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The Reward for Observing and Enjoying Shabbat; Spending Money for the Honor of Shabbat

The Tur (seminal Halachic work by Rabbi Yaakov Ben Asher, Spain, 1270-1340), in the beginning of the Laws of Shabbat (Orah Haim 242; listen to audio recording for precise citation), cites a number of passages from the Talmud that underscore the importance of observing and enjoying Shabbat:

1) One who observes Shabbat as a day of enjoyment and delight is rewarded with a "portion without boundaries," meaning, unlimited blessings. Just as he spent money freely for the purpose of honoring Shabbat, so is he rewarded with unlimited blessing.

2) A person who properly observes Shabbat is spared subjugation and oppression by foreign governments. Since he has joyfully accepted upon himself God's kingship through the careful observance of Shabbat, he will not have to endure subjugation to any other authority.

3) Whoever observes Shabbat as a day of enjoyment and delight is granted all the wishes of his heart. Just as he enjoyed the Shabbat, so will God grant him what he needs to always experience joy and contentment.

4) Whoever properly observes Shabbat earns atonement for his misdeeds, even if he worshipped foreign gods.

5) Had Bene Yisrael properly observed their first Shabbat in the wilderness, no foreign nation would have ever been able to exert any control over them. As we read in the Book of Shemot (16:27), some members of Bene Yisrael left the camp on that Shabbat to collect manna, in violation of Shabbat. The Talmud teaches that had the entire nation observed the Shabbat laws, the Jewish people would have never suffered persecution at the hands of other peoples. The Mahari Abuhav (14th century), cited by the Bet Yosef (commentary to the Tur by Maran, author of the Shulhan Aruch), explains that the incident of Bene Yisrael's violation of Shabbat resulted in the attack by Amalek (Shemot 17:8). The Sages teach that Amalek's offensive shattered the aura of Bene Yisrael's invincibility and thus allowed for subsequent aggression against the Jewish people. Hence, if Bene Yisrael had observed that first Shabbat, they would have forever more been protected from enemy attack.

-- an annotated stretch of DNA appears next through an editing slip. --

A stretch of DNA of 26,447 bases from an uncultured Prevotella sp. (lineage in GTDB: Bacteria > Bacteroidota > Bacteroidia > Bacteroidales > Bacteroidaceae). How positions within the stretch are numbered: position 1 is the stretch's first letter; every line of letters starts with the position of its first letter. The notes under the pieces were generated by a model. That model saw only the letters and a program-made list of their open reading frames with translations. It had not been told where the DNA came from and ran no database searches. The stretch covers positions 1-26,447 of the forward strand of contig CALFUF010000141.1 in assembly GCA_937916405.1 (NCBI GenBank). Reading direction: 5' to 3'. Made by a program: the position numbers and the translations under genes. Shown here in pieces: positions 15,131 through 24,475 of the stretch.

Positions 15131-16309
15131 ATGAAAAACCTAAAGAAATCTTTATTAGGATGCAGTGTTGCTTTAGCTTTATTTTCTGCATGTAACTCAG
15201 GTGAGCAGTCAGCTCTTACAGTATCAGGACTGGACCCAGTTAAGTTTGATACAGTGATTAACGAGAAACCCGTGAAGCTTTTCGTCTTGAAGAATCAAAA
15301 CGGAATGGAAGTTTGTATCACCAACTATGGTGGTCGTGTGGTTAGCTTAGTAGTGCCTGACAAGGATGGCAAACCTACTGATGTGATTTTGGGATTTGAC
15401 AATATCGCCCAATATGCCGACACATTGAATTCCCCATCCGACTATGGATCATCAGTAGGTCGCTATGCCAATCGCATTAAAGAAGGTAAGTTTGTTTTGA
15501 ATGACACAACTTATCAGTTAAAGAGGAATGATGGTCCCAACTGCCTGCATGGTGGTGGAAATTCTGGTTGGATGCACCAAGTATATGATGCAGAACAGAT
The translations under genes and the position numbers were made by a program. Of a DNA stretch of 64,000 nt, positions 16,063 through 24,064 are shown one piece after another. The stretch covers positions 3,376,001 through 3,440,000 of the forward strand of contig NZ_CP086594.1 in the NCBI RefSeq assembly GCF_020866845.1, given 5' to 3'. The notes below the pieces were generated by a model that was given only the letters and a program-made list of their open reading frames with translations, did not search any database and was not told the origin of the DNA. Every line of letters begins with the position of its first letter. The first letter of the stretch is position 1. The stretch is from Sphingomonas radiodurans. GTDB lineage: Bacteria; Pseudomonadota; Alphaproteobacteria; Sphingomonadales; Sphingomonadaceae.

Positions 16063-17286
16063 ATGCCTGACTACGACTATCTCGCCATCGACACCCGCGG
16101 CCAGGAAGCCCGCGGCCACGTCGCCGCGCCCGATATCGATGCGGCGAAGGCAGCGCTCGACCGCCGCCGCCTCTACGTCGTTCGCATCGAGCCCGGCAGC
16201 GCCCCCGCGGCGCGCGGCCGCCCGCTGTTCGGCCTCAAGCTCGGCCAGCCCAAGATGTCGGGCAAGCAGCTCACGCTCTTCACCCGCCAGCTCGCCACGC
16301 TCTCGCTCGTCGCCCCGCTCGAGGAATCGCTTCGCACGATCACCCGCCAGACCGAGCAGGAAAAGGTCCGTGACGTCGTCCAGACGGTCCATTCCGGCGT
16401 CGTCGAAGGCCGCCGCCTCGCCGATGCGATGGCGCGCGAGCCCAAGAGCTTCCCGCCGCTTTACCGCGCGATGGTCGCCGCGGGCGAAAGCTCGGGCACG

6) If the entirety of the Jewish people properly observes two Shabbat, the nation would immediately earn redemption.

The Tur proceeds to note a difference between Shabbat and Yom Tov with regard to the obligation of "Oneg" – enjoyment. Whereas regarding Yom Tov the Talmud cites different views as to whether it should be spent in prayer and Torah study or as a day of delight and enjoyment, when it comes to Shabbat all views require one to spend some time enjoying fine food and drink, and to wear fine clothing. The Tur also cites the Gemara's comment that the wealthy Jews of Babylonia preserved their wealth in the merit of their efforts in honoring the day of Shabbat.

Additionally, the Tur emphasizes that when it comes to honoring Shabbat, one must not withhold funds out of concern for his livelihood. The Talmud states that when God assigns a person's livelihood on Rosh Hashanah for the coming year, his Shabbat and Yom Tov expenses are not taken into account. Meaning, whatever money one spends towards the honor and celebration of Shabbat and Yom Tov will be repaid by the Almighty; these funds are not deducted from the sum allocated for that person at the beginning of the year. Therefore, one should purchase the finest delicacies and clothing for Shabbat and Yom Tov, and trust that these funds will be repaid to him in full.

Nevertheless, as important as Halacha views spending money for the honor of Shabbat, these expenditures do not take precedence over one's financial obligations to other people. The Bei'ur Halacha (commentary by Rabbi Yisrael Meir Kagan, the "Hafetz Haim," 1839-1933) comments that if somebody owes salary to his employee, he may not delay payment in order to allocate funds for his Shabbat expenses. Even though one is generally urged to spend money to honor Shabbat, this must not come at the expense of his obligations to his employee, unless the employee consents to receiving his salary later. The Bei'ur Halacha bases this ruling on the fact that paying employees on time constitutes a Torah obligation, as indicated by a verse in the Book of Devarim (24:15): "You shall give him his payment on that day." Honoring the Shabbat, by contrast, is generally assumed to apply on the level of "Divre Kabbala" – the words of the prophets. Furthermore, even if one would argue that honoring Shabbat also applies on the level of Torah obligation, it would still not override the obligation of paying employees' wages. As the Bei'ur Halacha notes, paying wages entails not only a Misvat Ase (an affirmative command), but also a Lo Ta'aseh – a Torah prohibition – as the verse continues, "and do not let the sun set [without paying the worker]." Hence, the obligation of honoring Shabbat cannot override paying wages, which constitutes both an obligation and a prohibition.

Summary: Halacha affords great importance to both the meticulous observance of Shabbat, as well as enjoying and honoring Shabbat through fine delicacies and clothing. One should not withhold funds when it comes to purchasing foods and the like for Shabbat, as God guarantees to repay all money spent for this important purpose. Nevertheless, one may not withhold employees' wages in order to allocate funds for honoring Shabbat.